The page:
“The pay gap gets worse for women of color and moms,” said Lisa Maatz of the American Association of University Women
The U.S. Census Bureau released a report on the levels of income and poverty in America in 2015. The report read that there was an increase in average household income and how bright things look for most Americans. The increase in average household income is the first time that it has gone up for the past ten years.
Median household income reached $56,516 last year, according to the report. The increase is about a 5.2 percent step up from 2014’s $53,718 median. The report released last Tuesday also noted that the increase in income is one of the biggest increases to be recorded in a year and the security of health insurance coverage is also enjoyed by more Americans than before.
Notwithstanding the improvement in income levels, but the discrepancies linger on in many forms of income inequality, including wage gap and poverty. Carefully looking at the census’ data, the poverty rates have dropped 1.2 percent from last year, but the median incomes are much lower than they were in 2007.
The upward movement of income shown by the report was credited to an increase in employment of full-time and year-round workers last year by the chief of the poverty statistics branch, Trudi Renwick. However, the good news to most Americans isn’t seen as such a great one for the president of the Russell Sage Foundation, Sheldon Danziger, as he believes a larger picture is missing in the analysis.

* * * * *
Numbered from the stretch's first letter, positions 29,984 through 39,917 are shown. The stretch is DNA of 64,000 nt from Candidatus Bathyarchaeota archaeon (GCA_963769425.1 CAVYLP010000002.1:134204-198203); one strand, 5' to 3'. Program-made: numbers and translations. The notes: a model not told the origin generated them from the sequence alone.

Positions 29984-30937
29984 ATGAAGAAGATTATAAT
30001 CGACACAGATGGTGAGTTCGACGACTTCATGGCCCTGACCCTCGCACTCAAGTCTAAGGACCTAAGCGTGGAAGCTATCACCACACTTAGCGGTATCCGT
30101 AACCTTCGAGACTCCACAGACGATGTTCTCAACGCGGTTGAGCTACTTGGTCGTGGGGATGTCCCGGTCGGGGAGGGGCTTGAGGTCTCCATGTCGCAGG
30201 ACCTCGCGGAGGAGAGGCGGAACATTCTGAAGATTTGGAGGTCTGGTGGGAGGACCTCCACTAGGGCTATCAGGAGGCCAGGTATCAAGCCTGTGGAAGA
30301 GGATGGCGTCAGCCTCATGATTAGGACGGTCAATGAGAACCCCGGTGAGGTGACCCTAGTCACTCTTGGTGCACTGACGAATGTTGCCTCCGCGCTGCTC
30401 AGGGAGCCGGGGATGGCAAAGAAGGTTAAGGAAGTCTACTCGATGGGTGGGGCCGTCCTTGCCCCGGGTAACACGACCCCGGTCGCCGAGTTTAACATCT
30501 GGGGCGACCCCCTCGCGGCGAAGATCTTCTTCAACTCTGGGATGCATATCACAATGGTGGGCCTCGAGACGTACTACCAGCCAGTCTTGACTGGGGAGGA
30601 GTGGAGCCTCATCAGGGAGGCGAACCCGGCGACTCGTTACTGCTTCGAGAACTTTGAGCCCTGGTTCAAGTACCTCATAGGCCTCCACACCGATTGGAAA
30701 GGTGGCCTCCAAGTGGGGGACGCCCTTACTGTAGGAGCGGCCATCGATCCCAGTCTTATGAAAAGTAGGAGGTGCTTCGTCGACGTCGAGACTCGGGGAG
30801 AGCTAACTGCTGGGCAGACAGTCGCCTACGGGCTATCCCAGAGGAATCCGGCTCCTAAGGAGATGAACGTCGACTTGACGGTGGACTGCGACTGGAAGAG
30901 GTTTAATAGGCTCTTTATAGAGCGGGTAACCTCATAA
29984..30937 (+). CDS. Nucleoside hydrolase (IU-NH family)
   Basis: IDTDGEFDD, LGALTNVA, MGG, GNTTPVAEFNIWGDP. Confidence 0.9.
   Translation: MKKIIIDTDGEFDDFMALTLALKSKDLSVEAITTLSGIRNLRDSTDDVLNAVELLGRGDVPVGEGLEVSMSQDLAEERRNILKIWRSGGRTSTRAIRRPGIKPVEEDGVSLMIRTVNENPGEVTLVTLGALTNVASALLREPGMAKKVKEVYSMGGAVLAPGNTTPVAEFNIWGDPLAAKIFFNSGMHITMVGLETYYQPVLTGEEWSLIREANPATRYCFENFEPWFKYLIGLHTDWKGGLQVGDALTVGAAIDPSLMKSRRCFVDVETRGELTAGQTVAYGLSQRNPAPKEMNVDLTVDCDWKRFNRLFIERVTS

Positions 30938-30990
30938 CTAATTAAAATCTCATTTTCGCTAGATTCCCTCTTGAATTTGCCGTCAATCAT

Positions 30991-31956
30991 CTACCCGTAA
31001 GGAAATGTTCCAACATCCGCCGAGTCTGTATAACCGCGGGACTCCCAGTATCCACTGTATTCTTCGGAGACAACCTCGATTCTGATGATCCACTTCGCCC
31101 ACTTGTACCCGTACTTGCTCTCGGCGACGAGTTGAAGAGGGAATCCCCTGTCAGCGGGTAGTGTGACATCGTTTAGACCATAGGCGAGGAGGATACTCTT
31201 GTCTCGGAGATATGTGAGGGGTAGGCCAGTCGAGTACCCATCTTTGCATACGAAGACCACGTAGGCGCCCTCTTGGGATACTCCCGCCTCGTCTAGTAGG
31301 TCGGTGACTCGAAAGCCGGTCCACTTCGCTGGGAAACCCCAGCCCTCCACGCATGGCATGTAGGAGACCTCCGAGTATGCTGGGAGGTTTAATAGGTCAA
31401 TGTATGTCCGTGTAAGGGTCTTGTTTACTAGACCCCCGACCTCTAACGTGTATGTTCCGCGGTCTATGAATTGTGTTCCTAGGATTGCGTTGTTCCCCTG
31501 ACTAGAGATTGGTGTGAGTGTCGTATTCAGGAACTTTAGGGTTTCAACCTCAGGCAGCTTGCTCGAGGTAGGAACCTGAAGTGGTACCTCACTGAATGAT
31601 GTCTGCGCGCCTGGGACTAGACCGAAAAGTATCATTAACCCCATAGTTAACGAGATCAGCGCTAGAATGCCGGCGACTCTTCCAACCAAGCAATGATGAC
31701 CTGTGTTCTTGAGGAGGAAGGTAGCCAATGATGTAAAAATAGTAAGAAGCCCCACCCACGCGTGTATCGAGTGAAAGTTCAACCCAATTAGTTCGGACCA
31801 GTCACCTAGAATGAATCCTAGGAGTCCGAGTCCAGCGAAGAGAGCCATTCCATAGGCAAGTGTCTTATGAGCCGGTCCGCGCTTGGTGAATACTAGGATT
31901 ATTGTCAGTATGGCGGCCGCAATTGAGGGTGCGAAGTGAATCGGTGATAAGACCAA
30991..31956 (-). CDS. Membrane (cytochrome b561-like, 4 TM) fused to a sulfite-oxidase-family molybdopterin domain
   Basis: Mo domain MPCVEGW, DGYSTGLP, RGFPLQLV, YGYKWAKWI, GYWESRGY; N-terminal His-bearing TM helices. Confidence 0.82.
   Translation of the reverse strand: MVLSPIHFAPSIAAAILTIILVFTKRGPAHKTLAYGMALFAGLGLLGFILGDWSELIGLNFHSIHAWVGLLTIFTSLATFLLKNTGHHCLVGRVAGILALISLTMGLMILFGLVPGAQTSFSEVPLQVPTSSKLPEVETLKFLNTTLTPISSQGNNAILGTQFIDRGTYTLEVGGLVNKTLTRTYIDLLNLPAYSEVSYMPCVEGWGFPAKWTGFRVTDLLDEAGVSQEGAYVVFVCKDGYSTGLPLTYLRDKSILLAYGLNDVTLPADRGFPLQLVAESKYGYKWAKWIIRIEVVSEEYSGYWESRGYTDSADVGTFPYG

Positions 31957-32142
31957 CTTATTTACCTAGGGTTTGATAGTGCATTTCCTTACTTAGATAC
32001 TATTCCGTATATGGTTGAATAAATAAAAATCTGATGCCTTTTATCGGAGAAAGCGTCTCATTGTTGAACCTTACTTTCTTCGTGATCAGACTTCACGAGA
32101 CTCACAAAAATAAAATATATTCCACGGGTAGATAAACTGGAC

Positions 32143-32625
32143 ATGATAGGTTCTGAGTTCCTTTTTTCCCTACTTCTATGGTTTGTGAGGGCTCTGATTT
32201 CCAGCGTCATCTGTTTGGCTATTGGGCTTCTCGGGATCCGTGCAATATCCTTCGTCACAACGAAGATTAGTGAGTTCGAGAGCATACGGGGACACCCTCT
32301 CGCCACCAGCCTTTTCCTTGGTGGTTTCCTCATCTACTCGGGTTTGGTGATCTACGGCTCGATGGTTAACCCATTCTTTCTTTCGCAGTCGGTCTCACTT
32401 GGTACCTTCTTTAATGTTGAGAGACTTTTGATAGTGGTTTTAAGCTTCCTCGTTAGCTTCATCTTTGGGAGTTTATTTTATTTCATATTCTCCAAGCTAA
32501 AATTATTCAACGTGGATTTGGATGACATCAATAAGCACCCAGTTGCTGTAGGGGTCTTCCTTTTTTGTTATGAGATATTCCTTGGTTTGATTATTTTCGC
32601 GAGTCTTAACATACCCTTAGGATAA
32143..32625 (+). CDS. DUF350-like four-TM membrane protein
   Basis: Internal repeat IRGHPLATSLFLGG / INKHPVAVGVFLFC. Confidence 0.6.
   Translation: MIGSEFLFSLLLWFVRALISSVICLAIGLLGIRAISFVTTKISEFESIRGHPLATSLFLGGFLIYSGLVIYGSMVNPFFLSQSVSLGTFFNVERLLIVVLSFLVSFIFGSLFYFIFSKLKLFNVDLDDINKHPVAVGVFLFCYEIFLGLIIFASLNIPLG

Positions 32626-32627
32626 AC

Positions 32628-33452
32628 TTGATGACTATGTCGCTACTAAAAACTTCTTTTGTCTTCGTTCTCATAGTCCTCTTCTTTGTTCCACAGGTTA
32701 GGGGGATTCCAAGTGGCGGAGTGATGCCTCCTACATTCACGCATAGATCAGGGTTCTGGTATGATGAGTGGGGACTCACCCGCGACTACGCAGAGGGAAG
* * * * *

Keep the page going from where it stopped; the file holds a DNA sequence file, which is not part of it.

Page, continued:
“A focus on these very good 2014-15 annual changes misses the big picture,” Danziger said. “The poor and the median full-time worker and household were better off at the end of Bill Clinton’s Administration than they are today.”
The difficulties and struggle many Black and Latino citizens face to get jobs wasn’t stated by the report. Although the data revealed positive income for most families, those families have been wealthy and are only getting wealthier, whereas the growing wage gap between the rich and poor, white and Black men and women remains. Black and Latino women earn far lesser than the average income of a white woman. Yes, we could be happy about the improvement in income, but everyone has to feel the effect, not just a few.